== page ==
Tuesday, 30 September 2014

Pittenweem



After our visit to Anstruther we stopped off just down the Fife coast in the smaller fishing port of Pittenweem for a short visit before heading back over the Forth Road Bridge.  

Pittenweem is mainly a working fishing port with the fleet moored up when we visited on Sunday afternoon.  Along the front is a line of brightly coloured houses with craft and art studios as well as cafes and an ice cream palour come sweet shop.

Using the Fujifilm X-T1 and 18mm f2 or the 56mm f1.2 prime lenses I wandered around the harbour area to get some images.















For more information on Pittenweem CLICK HERE

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Monday, 29 September 2014

Across the Water to Fife


Everyday when we walk to the end of our road we look across the Firth of Forth and can usually (when it isn't foggy or chucking it down with rain) see on the far side the shoreline of the Kingdom of Fife.  On Sunday we finally decided to visit the coastal town of Anstruther, which is almost directly opposite Dunbar.  The journey by road across the Forth Road Bridge is 82 miles, the journey straight across the water is just 16 miles.

After a couple of hours in the car we arrived in Anstruther and explored the small coastal town lined with colourful houses and a beautiful harbour full of working boats and pleasure craft.



We stayed for a few hours; had some 'award winning' chips from the local chippie, walked the narrow streets and along the harbour wall and generally took in the atmosphere of the place.  








We could see the East Lothian coast but it was covered in shadow and mist and we couldn't make out Dunbar.  However we could see the smoke from the cement works at White Sands.  We could also see Bass Rock and North Berwick Law (in the picture above) rising up from the coast line.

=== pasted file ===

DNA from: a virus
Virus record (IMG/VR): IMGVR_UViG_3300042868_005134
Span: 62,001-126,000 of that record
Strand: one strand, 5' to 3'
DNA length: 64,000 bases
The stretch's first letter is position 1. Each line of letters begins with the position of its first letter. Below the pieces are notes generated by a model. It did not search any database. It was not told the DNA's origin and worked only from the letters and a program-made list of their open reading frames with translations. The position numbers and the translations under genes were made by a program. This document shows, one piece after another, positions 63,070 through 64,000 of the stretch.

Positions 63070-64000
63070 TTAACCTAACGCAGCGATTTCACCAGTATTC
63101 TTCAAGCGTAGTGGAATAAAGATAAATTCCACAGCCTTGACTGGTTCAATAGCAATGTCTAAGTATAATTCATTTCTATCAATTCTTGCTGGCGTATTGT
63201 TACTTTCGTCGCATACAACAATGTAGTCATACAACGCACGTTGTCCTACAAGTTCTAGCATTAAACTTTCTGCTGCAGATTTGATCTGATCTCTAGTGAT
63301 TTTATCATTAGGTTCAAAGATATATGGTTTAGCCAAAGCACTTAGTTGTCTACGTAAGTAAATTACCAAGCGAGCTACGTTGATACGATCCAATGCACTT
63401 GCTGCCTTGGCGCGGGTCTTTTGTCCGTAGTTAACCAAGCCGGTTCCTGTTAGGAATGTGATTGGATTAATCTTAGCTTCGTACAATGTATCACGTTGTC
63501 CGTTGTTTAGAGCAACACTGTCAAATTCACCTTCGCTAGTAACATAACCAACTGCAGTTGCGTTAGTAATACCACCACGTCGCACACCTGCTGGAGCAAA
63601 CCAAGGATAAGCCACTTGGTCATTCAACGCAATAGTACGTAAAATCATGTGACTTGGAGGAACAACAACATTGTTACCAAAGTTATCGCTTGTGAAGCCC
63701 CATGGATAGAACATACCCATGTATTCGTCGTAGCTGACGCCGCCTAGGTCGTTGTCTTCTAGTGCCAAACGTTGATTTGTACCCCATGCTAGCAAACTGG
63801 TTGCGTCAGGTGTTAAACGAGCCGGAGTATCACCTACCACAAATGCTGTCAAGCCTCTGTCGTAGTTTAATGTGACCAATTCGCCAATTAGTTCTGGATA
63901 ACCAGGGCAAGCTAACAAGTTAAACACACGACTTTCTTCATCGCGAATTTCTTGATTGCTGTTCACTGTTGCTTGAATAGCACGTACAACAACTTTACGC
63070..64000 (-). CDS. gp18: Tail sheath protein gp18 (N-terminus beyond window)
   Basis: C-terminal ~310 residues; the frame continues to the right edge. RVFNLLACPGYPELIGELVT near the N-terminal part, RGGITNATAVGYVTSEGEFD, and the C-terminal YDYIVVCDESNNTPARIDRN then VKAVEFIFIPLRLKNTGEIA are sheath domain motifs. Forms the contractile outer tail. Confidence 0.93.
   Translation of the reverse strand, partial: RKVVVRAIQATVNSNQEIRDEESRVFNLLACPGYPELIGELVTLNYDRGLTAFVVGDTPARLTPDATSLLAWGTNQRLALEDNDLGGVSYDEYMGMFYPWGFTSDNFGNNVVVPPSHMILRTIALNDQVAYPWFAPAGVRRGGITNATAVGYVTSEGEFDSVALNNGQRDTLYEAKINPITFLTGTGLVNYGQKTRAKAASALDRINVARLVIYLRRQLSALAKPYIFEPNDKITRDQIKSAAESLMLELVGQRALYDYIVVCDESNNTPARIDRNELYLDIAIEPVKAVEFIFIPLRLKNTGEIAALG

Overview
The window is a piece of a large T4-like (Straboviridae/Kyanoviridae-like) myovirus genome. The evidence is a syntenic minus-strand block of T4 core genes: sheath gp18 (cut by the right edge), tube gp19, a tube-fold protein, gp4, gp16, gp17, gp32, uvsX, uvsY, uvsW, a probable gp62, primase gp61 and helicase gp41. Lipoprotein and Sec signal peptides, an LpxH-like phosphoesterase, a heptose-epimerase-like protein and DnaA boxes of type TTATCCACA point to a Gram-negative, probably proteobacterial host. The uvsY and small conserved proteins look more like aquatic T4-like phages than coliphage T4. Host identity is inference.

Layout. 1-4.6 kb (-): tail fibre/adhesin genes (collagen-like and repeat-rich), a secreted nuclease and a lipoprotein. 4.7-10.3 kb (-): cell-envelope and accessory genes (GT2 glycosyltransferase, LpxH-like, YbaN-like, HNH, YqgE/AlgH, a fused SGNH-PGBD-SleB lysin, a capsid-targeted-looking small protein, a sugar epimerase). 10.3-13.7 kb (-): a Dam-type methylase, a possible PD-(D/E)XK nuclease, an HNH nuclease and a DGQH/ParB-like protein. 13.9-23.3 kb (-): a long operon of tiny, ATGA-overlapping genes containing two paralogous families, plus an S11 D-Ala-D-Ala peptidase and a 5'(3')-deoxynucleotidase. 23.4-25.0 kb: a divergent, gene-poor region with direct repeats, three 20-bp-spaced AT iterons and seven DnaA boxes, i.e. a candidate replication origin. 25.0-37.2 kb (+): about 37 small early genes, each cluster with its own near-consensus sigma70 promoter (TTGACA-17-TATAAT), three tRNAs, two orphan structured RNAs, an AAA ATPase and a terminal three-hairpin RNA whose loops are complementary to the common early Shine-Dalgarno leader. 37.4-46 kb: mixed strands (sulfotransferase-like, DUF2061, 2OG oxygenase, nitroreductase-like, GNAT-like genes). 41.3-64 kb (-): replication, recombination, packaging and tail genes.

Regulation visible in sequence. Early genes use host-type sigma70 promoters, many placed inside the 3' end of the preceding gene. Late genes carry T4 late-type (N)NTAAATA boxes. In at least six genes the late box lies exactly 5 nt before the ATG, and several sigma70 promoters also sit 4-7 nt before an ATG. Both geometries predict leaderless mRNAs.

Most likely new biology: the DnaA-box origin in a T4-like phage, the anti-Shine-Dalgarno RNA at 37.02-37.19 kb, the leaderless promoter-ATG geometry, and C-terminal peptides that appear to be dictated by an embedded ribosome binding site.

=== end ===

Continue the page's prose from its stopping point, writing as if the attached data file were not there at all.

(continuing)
We then headed down the coast to Pittenweem for a quick stop before driving back to Edinburgh (I will do a blog post on this in the coming days).  A great day out and one I am sure we will repeat in the future at some point.

For more information on Anstruther CLICK HERE

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Sunday, 28 September 2014

The Flying Dutchman


On Saturday afternoon a sailing ship called the Flying Dutchman moored off the harbour entrance in Dunbar.  The 111 year old ship was built in 1903 as a herring drifter and 100 years of service was converted by her owner into a luxury schooner for hire.

CLICK HERE for more information on the Flying Dutchman

SCHOONER
A schooner is a type of sailing vessel with fore-and-aft sails on two or more masts, the foremast being no taller than the rear mast(s).

Such vessels were first used by the Dutch in the 16th or 17th century. The most common type of schooners, with two masts, were popular in trades that required speed and windward ability, such as slaving, privateering, and blockade running. They were also traditional fishing boats.

Schooners were popular on both sides of the Atlantic in the late nineteenth and early twentieth centuries, but in Europe they gradually gave way to the cutter.

CLICK HERE for more information on Schooners


Images taken on a Fujifilm X-T1 + Fujinon XF55-200mm f3.5/4.8R (top) or Fujinon XF56mm f1.2R (bottom)

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Saturday, 27 September 2014

REVIEW: Converting the X100 - Adding a TCL-X100 to the Perfect Travel Camera


Earlier this year Fujifilm announced that they had developed a tele conversion lens for the X100 / X100S that would turn the Fujinon 23mm f2 lens into a 33mm (50mm equivalent) by multiplying the focal length by 1.4x.  I already own the wide angle converter (WCL-X100) that converts the focal length to 19mm (27mm equivalent) and the addition of the TCL-X100 completes, what is for me,  the perfect lightweight travel camera kit. 

I decided  to take the X100 and the converters down to Dunbar Harbour to demonstrate the differences between the three focal lengths now available on the X100.

19mm - WCL-X100

23mm - no converter